WASHINGTON Lawmakers expressed concern about combining the top two U.S. cable operators at a congressional hearing Thursday to discuss Comcast's plan to merge with Time Warner Cable Inc.
While none of the lawmakers asked regulators to block the transaction, both Republicans and Democrats cautioned there were potential negatives in the $45 billion deal.
Representative Blake Farenthold, a Texas Republican, worried that small programmers may not be able to sell video to cable operators. "I don't want to sound hostile to this merger," he said, but noted constituents and interest groups have raised concerns.
Representative John Conyers, a Democratic critic of big mergers in general, said a combined Comcast/Time Warner Cable would have 30 percent of the cable market, at least 40 percent of the broadband market, 19 of the 20 biggest cable markets and a major Spanish-language channel, as well as movies and television shows and sports programming.
"Comcast is a cable company and a programmer. That raises a double concern with me," said Conyers. "I don't know if it's resolvable."
Comcast Executive Vice President David Cohen tried to allay the concerns. "This transaction has the potential to slow the increase in prices. ... Consumers are going to be the big winners," he told a hearing of the House of Representatives' antitrust panel.
A trio of lawmakers pressed Cohen on why the company decided to reduce the number of areas where it showed programming from Rural Media Group, whose founder, Patrick Gottsch, testified.
Representative Doug Collins, a Georgia Republican, said: "A lot of people who move from the farm to the urban area still want to be connected to the farm."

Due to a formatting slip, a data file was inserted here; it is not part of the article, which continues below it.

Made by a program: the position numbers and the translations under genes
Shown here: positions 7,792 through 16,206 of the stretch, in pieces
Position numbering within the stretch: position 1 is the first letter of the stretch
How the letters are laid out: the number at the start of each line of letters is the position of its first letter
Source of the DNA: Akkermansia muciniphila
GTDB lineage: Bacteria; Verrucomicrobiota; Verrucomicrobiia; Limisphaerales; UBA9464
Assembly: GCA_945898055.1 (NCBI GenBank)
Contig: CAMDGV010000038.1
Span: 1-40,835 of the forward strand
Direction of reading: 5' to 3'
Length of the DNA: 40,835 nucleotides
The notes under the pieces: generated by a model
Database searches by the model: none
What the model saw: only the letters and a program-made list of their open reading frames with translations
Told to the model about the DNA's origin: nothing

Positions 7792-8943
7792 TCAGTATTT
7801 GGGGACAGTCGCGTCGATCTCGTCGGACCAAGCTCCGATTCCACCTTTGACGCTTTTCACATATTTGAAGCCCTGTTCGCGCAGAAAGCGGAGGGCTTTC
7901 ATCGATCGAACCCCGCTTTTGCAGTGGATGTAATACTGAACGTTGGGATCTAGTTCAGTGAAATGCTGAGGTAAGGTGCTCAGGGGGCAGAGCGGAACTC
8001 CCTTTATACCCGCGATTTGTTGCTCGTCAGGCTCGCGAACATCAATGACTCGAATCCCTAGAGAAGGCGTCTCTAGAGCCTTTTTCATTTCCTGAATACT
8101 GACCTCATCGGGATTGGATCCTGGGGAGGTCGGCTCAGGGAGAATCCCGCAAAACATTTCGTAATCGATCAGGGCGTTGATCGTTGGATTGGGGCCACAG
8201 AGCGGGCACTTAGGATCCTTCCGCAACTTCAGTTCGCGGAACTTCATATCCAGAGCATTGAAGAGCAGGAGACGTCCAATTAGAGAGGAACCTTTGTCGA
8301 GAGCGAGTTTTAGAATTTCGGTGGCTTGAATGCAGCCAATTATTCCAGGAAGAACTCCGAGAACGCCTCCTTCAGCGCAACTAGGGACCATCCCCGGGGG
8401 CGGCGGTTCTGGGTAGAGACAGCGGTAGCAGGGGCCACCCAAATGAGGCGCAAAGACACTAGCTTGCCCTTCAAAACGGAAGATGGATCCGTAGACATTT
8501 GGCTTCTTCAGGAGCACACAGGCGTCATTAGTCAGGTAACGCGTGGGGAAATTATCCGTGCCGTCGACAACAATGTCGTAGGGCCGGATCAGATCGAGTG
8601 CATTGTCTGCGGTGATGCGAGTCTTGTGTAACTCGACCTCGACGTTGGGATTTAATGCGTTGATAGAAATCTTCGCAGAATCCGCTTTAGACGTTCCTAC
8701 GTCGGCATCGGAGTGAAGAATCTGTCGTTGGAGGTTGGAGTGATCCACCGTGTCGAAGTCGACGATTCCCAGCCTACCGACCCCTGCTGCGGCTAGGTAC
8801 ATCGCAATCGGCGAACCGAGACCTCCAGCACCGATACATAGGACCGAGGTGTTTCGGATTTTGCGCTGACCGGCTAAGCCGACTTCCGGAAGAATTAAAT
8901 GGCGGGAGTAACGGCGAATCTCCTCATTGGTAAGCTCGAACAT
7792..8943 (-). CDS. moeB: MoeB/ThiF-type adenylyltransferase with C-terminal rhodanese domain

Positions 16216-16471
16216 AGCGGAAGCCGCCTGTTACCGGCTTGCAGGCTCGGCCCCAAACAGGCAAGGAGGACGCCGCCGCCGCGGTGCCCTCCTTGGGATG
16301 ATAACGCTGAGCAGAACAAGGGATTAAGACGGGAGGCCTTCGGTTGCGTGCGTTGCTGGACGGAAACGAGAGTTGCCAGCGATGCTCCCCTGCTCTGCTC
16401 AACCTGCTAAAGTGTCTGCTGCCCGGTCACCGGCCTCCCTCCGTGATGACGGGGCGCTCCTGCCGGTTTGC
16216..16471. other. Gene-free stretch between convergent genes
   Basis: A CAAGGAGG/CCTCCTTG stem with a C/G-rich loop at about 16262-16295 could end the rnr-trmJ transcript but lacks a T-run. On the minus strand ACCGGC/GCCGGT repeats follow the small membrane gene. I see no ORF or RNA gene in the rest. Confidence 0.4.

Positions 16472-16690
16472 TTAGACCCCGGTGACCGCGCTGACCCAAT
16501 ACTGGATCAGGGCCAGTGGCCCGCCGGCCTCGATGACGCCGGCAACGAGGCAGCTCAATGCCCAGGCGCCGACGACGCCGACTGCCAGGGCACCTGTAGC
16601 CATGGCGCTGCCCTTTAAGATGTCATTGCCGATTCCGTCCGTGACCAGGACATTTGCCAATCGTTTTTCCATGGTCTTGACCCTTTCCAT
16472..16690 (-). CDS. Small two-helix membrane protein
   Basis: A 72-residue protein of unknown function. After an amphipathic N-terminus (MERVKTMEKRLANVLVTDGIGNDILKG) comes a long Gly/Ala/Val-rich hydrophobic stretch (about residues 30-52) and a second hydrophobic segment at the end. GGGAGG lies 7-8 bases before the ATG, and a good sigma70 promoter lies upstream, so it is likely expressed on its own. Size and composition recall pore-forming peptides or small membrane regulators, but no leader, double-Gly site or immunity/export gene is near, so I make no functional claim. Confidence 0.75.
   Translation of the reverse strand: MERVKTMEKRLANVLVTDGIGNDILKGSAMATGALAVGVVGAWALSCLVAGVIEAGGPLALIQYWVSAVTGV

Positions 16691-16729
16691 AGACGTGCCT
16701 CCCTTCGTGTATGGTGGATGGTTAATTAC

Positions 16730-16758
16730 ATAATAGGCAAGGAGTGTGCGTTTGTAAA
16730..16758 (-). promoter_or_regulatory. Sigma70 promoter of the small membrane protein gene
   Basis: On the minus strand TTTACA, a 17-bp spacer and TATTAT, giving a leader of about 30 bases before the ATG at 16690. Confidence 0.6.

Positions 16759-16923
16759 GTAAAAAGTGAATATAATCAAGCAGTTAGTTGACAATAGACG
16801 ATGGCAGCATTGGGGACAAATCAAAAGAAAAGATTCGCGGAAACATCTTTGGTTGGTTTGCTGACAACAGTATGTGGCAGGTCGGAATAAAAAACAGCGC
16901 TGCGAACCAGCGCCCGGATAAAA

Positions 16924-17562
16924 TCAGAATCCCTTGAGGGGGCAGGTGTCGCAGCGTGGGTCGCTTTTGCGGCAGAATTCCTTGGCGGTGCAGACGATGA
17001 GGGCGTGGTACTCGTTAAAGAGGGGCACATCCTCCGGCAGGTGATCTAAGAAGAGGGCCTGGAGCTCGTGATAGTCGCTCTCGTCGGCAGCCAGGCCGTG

Cohen said the decision was made because of a shortage of bandwidth, and was not necessarily permanent.
"We carry 160 independent programming networks," he said. "We're a company that really tries to find the niches of programming that customers in particular markets are interested in."
Comcast faced tough criticism from Dave Schaeffer, CEO of Cogent Communications Group Inc, which has been a high-speed go-between for Netflix Inc and Comcast. In February, Netflix agreed to pay Comcast to connect directly.
Schaeffer said that, after years of free connections, Comcast demanded Cogent pay to remedy Netflix's balky speed. Schaeffer said Cogent offered to pay some hardware costs, but that Comcast had remained silent and no agreement was reached.
"That's not a free market. That's an abuse of market power," he said.
Cohen disagreed. "We did not force Netflix to enter into an interconnection deal with us. That was Netflix' idea," he said, noting that the company said it wanted to "cut out the middleman."
Cohen said he could not disclose the terms of the deal but added, "It has been publicly reported that Netflix is paying no more to us under this agreement, but less (than they paid Cogent)."
Netflix has been critical of the agreement it made, with one executive calling it "double-dipping" since Comcast customers and Netflix both pay to have the movies and TV shows delivered to living rooms.
The American Cable Association's Matthew Polka also worried about video programming and urged the Justice Department and the Federal Communications Commission, which must review the deal, to ensure Comcast does not raise prices or withhold shows from smaller rivals.
Comcast said on April 28 that it was willing to divest nearly 4 million subscribers to win approval for the deal. That would leave it with 29 million subscribers if the deal goes through.
(Reporting by Diane Bartz; Editing by Ros Krasny, Doina Chiacu, Andre Grenon, Nick Zieminski and Dan Grebler)